Most New Zealand primary producer sectors have managed to avoid the impact of the geo-political shenanigans that are afflicting much international trade. However, last week we had a sharp reminder of the vulnerability, highlighted by the apparel wool trade in Australia taking a severe hit.
Merino types of wool which have been well sought after by Chinese buyers dropped in price by about 20%.
This was on the back of the new range of tariffs being imposed on more Chinese imports into the US. These included apparel wear made in China but largely from Australian wool.
New Zealand finer wool prices also took a hit but with our closer integration with the market the impact has been less, but they still reduced between -5% to -8% in value. President Trump did later delay the imposition of some of these tariffs until December, including clothing, (apparently to avoid public backlash in the US through consumers not having the usual cheap range of goods around for Christmas) but the damage was already done - at least as far as wool has been concerned.
Clearer Brexit consequences
The Brexit deadline (October 31st) for a deal is closing in and the UK appears no closer to settling terms with the EU under Boris Johnston than they were under Theresa May. Some recent research is estimating that farming may lose £850m from the extra tariffs required to be met when exporting into the EU and bigger losses may occur if consumers in the EU turn to other suppliers as a result of the additional costs in buying UK products. Potentially UK lamb could face a 40% tariff or higher and UK dairy products more than 35%.
It is possible this may turn into a windfall gain for the likes of New Zealand lamb going into the EU market. However, on the flip side the UK market may will prove to be uneconomic if New Zealand lamb has to compete against a growing stockpile of local lamb. With the current Brexit deadline being October and no real likelihood of a deal being achieved before then it will mean New Zealand lamb processors are going to have to do quite a bit of second guessing as to what volumes should be targeted at the normally lucrative UK Christmas market.
Some pro Brexit British politicians are still extolling the benefits of the UK leaving the EU and saying that there will be additional benefits for farmers (from the government) out rather than in the EU. However, the British National Farmers Union (NFU) appear adamant the leaving the EU with a “No Deal” will be disastrous and could spell the end for the British sheep flock.
At the moment tariffs on UK dairy products going into the EU are quite a bit greater than dairy products coming into Britain and a ‘No Deal’ could take a while to unravel this situation. Compounding things is the issue of Northern Ireland (UK) currently having milk processed in the Irish Republic (EU) and so possibly being subject to tariffs and making it uneconomic. Re-diverting this milk to the mainland Britain would likely be even more expensive and put pressure on already strained processing systems. There seem to be no wins to either side of the border in this situation. The only upside is that the end of October deadline coincides with a downturn in milk production giving some time to get things sorted before the new season begins.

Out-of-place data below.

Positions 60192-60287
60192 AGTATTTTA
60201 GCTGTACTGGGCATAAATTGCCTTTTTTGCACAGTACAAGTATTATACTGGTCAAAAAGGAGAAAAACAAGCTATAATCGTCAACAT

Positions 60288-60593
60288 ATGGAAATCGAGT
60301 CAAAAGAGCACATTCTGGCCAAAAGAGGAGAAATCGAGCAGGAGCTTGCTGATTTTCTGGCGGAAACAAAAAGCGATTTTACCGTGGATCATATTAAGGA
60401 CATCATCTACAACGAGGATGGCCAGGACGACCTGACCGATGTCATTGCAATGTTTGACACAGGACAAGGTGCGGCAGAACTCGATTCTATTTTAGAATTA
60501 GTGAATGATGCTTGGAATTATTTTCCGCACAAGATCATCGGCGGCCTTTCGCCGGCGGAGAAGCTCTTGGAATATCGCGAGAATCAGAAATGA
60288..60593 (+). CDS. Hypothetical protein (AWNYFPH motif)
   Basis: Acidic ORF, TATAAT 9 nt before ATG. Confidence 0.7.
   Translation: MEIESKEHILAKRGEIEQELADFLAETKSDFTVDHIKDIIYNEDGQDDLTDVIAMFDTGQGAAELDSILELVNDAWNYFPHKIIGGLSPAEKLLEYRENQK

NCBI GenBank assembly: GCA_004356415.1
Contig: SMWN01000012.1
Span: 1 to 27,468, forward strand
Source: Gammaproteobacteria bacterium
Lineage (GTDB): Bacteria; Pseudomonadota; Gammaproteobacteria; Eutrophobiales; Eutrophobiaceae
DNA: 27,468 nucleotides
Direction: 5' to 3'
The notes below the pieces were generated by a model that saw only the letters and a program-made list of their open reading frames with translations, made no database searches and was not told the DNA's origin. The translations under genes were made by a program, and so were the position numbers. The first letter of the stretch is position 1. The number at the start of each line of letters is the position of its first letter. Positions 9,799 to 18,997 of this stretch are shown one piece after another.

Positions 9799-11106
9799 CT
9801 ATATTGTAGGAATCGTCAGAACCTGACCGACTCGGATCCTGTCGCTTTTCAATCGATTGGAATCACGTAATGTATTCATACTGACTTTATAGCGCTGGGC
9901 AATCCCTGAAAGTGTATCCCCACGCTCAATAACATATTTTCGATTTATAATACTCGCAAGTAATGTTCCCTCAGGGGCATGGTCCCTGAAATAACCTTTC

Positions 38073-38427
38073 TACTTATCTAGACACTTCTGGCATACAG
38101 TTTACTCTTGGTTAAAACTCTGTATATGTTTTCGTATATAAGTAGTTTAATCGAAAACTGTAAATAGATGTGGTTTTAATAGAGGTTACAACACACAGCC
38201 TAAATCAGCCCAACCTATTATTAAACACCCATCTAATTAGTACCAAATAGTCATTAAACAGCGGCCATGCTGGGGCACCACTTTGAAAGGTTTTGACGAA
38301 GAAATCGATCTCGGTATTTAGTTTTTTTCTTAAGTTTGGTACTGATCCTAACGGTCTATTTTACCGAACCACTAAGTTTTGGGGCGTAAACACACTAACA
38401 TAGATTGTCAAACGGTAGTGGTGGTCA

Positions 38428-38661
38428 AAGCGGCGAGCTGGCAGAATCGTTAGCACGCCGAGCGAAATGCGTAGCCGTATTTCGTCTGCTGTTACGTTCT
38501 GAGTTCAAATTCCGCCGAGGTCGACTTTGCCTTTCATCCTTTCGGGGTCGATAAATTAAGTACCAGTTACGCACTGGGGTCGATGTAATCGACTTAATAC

Environment a local election issue
October will have some interest locally also, with local and regional council elections coming up. There seems to be a greater focus on environmental matters than every before. Even the Auckland mayoralty race has adopted the environment as one of its major platforms with both likely candidates trying to ‘steal’ the high ground. Canterbury Regional Council (ECan) is finally having a full election after nine years. Applications for candidates to be nominated closed last week and already the billboards are beginning to get put up around the countryside. Not too much electioneering has been heard down this way (yet) but no doubt farming will get dragged into the debate.
Antarctic polar warning
A neighbour sent me a weather link warning farmers and others in Canterbury, although the influence of this applies a lot further afield, that extreme weather events are more likely to occur in the next couple of months. Based around a “stratospheric warming event” over Antarctica that disrupts the polar jet stream and allows more cold air than normal to flow nearer New Zealand. The outcome could mean record cold, windy westerlies or polar southerlies all “with extreme vigour”. As with any warnings regarding New Zealand weather they are difficult to predict but with lambing and calving in full swing any extremes could prove very unpleasant. Not all forecasters are predicting extremes but enough are to make it worth following.